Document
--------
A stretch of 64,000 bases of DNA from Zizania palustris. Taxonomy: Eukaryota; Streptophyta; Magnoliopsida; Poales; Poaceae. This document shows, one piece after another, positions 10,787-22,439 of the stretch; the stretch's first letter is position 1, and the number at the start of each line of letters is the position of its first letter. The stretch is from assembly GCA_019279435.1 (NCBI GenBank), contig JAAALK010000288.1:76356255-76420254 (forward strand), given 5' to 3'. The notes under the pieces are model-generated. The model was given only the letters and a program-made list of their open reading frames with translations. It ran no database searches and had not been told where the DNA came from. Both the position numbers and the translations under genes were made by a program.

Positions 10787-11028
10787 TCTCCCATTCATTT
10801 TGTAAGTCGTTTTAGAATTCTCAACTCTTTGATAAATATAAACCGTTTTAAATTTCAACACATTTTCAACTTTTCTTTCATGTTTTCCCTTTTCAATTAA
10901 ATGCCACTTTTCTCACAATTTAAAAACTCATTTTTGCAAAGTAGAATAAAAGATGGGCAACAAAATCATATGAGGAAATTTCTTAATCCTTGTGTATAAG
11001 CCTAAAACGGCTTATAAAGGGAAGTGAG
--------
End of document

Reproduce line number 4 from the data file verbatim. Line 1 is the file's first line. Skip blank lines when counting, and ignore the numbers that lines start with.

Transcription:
10801 TGTAAGTCGTTTTAGAATTCTCAACTCTTTGATAAATATAAACCGTTTTAAATTTCAACACATTTTCAACTTTTCTTTCATGTTTTCCCTTTTCAATTAA